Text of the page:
For teens, ability comes with practice. We rarely hear about a kid causing a fatal accident while the parent was in the passenger seat, so let’s increase that “safe” learning period for our children. Rather than raising the age to 18, let’s create a “graduated” permit system that starts at age 14 with a kid being able to drive in daytime (currently the first 3 mo of having a “learners permit”) and eventually leading to a full license at age 16. Let’s give our kids more experience and let the “newness” of driving wear off before we trust them on their own; let’s lower the “learners permit” age to 14, but create more and extended stages of the “learners permit” system.

  20. David S says:

    My I add to my response to my comment. When I took drivers class in high school we were required to watch a lot of traffic fatilities of real crashes which included DUI,careless driving,young adults etc… to this day I can remember those along with the hundreds of accidents that I got to see when I was an FF,maybee these yound adults should be required to ride along with the local fire/rescue to see for themselves just an suggestion any thoughts?

  21. tulip says:

    It’s a scary thought that a kid can get a driver’s license on his or her 16th birthday. That’s ONE day after being only 15!! However, today’s way of living being the way it is, it’s unfortunately necessary, as some 16 year olds work part time, have after school activities or sports and have to have a way of getting there. Most parents work so they aren’t available to drive them around whenever necessary.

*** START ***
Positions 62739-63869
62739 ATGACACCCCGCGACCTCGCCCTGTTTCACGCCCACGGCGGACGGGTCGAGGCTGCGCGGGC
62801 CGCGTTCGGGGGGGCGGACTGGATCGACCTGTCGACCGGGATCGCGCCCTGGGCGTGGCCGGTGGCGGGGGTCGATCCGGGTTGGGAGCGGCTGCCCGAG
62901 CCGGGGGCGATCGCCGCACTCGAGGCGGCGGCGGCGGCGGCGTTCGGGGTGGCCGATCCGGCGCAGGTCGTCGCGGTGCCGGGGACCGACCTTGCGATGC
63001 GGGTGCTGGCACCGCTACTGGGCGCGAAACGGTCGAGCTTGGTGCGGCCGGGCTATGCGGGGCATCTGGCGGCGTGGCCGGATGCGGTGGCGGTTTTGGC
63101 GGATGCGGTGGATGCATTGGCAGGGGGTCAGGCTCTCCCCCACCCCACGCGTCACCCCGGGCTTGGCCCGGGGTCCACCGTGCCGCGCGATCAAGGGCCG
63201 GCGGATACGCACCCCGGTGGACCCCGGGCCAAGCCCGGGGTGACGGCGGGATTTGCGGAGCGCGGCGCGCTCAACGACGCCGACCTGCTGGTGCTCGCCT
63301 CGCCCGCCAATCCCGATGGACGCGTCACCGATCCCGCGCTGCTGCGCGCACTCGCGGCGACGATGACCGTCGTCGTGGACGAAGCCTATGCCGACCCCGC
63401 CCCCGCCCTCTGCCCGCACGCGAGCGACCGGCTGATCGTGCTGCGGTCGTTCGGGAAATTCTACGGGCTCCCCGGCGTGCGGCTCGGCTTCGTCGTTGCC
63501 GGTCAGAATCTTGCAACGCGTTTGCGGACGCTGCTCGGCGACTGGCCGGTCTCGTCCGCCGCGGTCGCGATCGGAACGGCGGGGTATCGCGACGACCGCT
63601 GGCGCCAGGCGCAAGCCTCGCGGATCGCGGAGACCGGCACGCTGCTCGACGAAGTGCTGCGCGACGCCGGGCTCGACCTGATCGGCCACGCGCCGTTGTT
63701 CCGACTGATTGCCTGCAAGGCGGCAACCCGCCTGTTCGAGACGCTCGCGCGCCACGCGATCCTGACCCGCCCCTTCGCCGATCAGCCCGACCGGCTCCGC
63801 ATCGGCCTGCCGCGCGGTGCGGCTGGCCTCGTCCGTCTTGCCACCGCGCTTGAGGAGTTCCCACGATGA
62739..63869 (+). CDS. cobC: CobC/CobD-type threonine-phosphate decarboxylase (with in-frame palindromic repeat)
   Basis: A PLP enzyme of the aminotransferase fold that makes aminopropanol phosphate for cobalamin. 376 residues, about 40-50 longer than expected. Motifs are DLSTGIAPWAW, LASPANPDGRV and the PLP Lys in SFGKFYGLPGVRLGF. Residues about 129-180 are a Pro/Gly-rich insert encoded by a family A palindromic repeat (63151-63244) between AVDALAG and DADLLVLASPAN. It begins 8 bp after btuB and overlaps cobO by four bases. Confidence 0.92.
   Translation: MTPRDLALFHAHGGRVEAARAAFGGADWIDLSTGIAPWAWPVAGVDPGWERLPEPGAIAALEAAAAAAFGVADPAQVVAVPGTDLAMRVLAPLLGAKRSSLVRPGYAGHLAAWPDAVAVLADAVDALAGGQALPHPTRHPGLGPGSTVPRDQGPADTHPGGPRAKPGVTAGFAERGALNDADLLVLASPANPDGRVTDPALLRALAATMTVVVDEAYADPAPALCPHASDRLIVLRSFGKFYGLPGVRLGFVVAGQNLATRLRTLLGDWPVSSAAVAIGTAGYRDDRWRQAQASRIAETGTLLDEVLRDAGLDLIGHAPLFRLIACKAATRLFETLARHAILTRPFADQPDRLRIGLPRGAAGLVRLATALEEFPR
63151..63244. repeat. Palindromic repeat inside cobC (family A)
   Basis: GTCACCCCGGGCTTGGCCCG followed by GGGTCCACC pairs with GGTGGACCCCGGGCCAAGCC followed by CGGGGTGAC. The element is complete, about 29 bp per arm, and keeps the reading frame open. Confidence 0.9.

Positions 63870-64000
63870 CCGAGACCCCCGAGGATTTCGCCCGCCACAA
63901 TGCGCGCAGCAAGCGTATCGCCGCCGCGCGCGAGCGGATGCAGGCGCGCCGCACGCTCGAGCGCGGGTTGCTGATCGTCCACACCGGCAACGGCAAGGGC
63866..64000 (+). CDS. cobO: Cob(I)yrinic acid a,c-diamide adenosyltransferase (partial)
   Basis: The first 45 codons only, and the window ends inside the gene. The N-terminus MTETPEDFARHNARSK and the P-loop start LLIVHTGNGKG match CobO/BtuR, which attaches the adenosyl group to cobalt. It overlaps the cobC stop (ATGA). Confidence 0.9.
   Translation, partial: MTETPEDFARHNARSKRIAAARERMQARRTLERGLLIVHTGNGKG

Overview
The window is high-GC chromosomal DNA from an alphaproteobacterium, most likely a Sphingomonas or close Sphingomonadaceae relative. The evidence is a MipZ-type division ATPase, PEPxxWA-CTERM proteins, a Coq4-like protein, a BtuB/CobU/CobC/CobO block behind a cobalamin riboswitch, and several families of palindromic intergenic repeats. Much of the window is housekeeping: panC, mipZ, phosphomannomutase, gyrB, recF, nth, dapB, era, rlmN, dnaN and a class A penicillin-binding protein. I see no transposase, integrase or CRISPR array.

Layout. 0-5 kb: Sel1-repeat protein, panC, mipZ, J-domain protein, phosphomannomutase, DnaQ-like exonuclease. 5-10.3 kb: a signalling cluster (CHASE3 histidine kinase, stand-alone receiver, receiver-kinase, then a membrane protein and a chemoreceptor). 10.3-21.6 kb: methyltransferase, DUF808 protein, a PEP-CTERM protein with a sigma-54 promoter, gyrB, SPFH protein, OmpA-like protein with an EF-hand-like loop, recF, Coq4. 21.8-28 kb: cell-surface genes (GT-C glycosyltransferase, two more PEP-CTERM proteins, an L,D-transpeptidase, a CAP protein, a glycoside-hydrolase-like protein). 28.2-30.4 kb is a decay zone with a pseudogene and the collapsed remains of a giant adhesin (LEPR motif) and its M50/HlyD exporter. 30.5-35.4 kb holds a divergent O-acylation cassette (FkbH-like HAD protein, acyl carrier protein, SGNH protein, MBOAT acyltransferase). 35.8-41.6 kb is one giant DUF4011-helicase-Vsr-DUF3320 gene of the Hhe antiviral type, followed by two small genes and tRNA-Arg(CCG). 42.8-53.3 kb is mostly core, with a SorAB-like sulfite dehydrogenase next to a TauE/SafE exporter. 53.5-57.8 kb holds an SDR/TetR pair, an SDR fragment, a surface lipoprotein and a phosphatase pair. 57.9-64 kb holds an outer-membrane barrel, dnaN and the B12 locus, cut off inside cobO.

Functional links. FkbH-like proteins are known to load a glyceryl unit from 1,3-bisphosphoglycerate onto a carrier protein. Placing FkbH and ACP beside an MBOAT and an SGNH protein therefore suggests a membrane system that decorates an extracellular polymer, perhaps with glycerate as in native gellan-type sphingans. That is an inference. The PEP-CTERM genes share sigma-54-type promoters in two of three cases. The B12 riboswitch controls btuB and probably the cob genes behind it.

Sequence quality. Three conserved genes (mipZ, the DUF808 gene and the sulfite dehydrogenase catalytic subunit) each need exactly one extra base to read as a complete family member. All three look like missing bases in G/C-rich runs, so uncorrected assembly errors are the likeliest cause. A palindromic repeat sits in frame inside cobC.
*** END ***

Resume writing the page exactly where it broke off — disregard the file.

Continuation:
It might be a good idea to restrict any night time driving, having other kids in car, no boom boxes in car, just regular radio. Also I would only let them have the “old fashioned” kind of cell phone that only makes and receives calls. NO texting ability, and all the other things downloaded on these phones that kids play with while driving.

    In other words, the less distractions the better.

    It has been mentioned that older drivers cause problems on the road by not using directionals, looking back before pulling out of parking lot, changing lanes quickly, etc. Perhaps if all drivers were paying attention to what the car ahead of them was doing, instead of talking and texting and other things, they would be able to avoid a situation be being able to drive defensively. I”ve seen many drivers that are not older people doing very stupid things on the road, so I guess people of all ages are guilty of dumb things at one time or another.

  22. Dave says:

    Here is the deal.

    (1) You take away the cell phones which is a distraction (texting, talking) and bingo lower death rates.
    (2) The laws and penalties need to be stiffer on speeding, reckless driving and your plain old traffic violations.
    (3) A mandatory drivers test every 8 years regardless of age to include panic stops.

    Teens learn by example and in most cases they learn wrong , watching mom and dad speed along the road so it must be ok. Watching their peers drive reckless, speed, texting, talking on the phone while holding onto that cigarette so if they can do it and they haven’t had a wreck why not . That’s the attitude of the teens.

  23. r&r says:

    An earlier post said cut it off at 65. That’s the most stupid thing I’ve heard. I’m over 65 and I’ll go up against anyone on driving skills.

  24. PCer says:

    After reading other posts, I wonder how much of this is about the maturity of a teenager and how much is the giving up control of the parents. My son is 16. When he was 15, he got his learners permit. When we left the drivers license office, he drove home. Every single time we get in the car, he drives. Regardless of where we are going. This gave him practice and experience. The more he gets, the better. Today he has his license and drives on his own…. if we go someplace together… he drives. I want him to get as much experience behind the wheel while we are with him and while he is local so when he goes away to college he is okay on his own.